Cement consumption in Colombia is based on market dynamics specific to the country. According to the leading Colombian manufacturers (Argos, Cemex and Holcim), approximately 70% of the cement is consumed in bags and about 30% is consumed in bulk (a granel). In comparison, the U.S. consumes about 95% of its cement in bulk (typically sold to concrete and ready-mix manufacturers) and only 5% in bags. In addition, ready-mix concrete in bags, which is quite popular in the U.S., has not yet proven viable in Colombia due to its shorter shelf life vis-à-vis bags of cement. Concrete consumers in Colombia (for up to medium-sized projects) will purchase the aggregates, additional building supplies and cement in bags (usually the last purchase) over a period of time, mixing the concrete only when all the materials have been amassed and construction is ready to begin. This group and low-income consumers are constrained by the relatively short shelf life of pre-mixed dry concrete and its higher retail price.

Small and independent contractors in Colombia are already accustomed to purchasing bags of cement and mixing concrete at construction sites on their own, which leads to quality-control issues during construction. To guarantee quality concrete for smaller projects while still allowing contractors to consume cement in bags, Cemex, for example, is pioneering an innovative new mini-plant (miniplanta) design that will allow contractors to continue purchasing bags of cement. The proportions of cement, water and aggregates will be monitored to ensure that the resulting concrete mixture is of the highest quality. As Ramirez noted, “for larger construction projects, cement producers either set up mixing facilities at the construction site or deliver ready-mix concrete in trucks to the construction site as needed.”

Breaking Down Colombia’s Cement Producers

According to Martha Quintero, manager of Bogota’s marketing and distribution department for Holcim Colombia, cement consumption in 2010 was approximately 9.5 million metric tons, and concrete consumption was approximately five million cubic meters. The three largest producers are Cementos Argos (4.3 million tons of cement and 1.9 million cubic meters of concrete), followed by Cemex Colombia (3.4 million tons and 2.0 million cubic meters) and Holcim Colombia (1.5 million tons and 1.0 million cubic meters). Together, the three produce more than 95% of the total output. Cementos Argos, headquartered in Medellín, has a national presence throughout Colombia. It is also the only one of the three largest players that is locally owned through Inversiones Argos, which, in turn, has a complex cross-ownership structure with Grupo de Inversiones Suramericana and other local businesses and pension funds.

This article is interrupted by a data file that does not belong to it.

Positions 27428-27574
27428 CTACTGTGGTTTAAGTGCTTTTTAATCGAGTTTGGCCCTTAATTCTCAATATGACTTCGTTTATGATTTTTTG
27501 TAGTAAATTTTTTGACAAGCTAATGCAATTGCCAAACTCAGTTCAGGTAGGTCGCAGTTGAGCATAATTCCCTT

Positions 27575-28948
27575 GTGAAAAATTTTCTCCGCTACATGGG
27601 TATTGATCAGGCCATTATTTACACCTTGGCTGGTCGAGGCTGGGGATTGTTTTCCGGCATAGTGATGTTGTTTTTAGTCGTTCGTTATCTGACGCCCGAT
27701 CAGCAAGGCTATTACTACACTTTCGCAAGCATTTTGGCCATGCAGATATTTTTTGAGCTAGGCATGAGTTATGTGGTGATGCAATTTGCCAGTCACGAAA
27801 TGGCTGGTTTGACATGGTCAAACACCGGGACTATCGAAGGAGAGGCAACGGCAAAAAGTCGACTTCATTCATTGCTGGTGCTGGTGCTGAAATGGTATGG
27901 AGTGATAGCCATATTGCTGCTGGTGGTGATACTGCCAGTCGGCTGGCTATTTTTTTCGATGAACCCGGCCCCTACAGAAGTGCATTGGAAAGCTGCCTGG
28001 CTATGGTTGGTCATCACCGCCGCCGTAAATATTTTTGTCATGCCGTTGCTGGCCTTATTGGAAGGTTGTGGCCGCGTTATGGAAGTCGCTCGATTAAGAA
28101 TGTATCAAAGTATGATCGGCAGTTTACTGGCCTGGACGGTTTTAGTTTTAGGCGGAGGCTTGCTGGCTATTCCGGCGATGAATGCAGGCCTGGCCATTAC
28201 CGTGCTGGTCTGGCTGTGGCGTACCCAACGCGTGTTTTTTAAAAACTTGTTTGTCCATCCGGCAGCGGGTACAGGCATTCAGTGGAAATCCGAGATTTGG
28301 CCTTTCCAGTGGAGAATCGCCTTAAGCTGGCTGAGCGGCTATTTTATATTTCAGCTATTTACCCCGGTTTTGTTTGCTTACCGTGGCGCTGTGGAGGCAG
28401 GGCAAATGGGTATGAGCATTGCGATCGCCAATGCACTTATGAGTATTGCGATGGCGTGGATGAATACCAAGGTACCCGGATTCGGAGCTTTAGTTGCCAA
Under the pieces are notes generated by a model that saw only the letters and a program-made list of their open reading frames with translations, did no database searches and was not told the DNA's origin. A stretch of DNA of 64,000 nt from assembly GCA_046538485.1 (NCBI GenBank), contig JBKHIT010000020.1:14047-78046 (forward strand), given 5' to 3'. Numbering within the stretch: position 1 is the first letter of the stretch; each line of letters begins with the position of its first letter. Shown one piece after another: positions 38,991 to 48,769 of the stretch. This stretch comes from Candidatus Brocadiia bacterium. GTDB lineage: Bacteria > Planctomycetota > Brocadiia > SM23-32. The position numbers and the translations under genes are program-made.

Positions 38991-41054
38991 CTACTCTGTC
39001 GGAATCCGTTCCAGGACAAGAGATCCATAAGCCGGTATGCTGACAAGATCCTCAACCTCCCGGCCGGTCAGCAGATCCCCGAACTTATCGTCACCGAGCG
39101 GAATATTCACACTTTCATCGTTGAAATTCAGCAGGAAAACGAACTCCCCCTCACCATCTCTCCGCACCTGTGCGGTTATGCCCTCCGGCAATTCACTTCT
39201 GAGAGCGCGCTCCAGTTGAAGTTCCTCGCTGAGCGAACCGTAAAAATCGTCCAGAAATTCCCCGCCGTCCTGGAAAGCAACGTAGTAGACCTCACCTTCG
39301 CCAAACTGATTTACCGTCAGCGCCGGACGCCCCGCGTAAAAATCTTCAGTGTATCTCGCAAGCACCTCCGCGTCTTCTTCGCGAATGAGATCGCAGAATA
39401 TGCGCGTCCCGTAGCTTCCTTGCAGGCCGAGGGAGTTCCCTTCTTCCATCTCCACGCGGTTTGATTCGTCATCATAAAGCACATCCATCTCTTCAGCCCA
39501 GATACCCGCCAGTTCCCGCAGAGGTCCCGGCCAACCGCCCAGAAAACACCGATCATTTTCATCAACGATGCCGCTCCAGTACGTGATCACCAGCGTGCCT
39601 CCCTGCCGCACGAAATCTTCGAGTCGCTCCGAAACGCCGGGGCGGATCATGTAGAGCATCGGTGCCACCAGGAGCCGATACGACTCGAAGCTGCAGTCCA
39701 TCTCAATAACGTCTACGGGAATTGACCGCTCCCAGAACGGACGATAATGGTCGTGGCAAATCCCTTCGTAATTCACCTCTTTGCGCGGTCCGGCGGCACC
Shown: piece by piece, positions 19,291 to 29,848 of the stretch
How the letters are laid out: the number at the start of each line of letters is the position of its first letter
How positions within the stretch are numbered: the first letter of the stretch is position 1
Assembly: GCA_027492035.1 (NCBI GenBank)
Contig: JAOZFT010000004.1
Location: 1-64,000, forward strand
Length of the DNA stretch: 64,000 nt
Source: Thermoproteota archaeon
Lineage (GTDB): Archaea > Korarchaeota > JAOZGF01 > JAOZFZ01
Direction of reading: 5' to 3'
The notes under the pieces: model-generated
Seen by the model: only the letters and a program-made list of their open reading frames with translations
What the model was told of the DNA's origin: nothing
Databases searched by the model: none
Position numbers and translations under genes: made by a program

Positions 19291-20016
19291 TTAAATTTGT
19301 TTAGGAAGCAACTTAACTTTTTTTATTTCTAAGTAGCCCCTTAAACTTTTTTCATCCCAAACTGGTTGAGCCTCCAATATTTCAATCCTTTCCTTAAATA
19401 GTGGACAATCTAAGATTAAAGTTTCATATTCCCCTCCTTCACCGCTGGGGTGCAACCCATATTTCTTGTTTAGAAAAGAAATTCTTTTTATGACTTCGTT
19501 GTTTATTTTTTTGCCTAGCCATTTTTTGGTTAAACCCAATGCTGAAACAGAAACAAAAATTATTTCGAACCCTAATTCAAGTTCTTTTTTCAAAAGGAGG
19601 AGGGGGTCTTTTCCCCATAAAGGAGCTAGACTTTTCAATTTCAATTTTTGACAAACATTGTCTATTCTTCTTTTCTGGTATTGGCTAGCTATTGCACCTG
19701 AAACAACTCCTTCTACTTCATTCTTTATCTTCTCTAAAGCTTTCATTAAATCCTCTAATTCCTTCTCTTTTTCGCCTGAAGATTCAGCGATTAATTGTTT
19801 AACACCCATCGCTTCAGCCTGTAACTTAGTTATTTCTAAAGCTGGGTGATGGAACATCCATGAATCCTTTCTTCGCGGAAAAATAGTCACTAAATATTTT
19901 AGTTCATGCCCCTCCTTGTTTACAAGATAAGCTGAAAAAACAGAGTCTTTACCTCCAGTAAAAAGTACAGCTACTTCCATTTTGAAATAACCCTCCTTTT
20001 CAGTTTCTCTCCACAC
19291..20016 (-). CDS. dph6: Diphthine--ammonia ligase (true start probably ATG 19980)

Holcim Colombia focuses on the market in and around Bogotá, which represents approximately 40% of the national cement consumption and 60% of Holcim’s production. According to Tomas Uribe, head of investor relations at Cementos Argos, “Argos has an installed capacity of approximately 8-9 million metric tons of cement and represents approximately 51% of the total installed capacity in Colombia at nearly 16 million metric tons.” Cemex Colombia’s installed capacity is approximately 4-5 million metric tons or 31% of the market. Other, smaller players in the market account for the remaining 5%. Cemex Colombia markets two brands of cement as a result of the acquisitions it made when it entered the market: Sanper, which is available mainly in and around Bogotá, and Diamante, which is available nationally. Lastly, Holcim Colombia represents 13% of the market, with an installed capacity of approximately two million metric tons.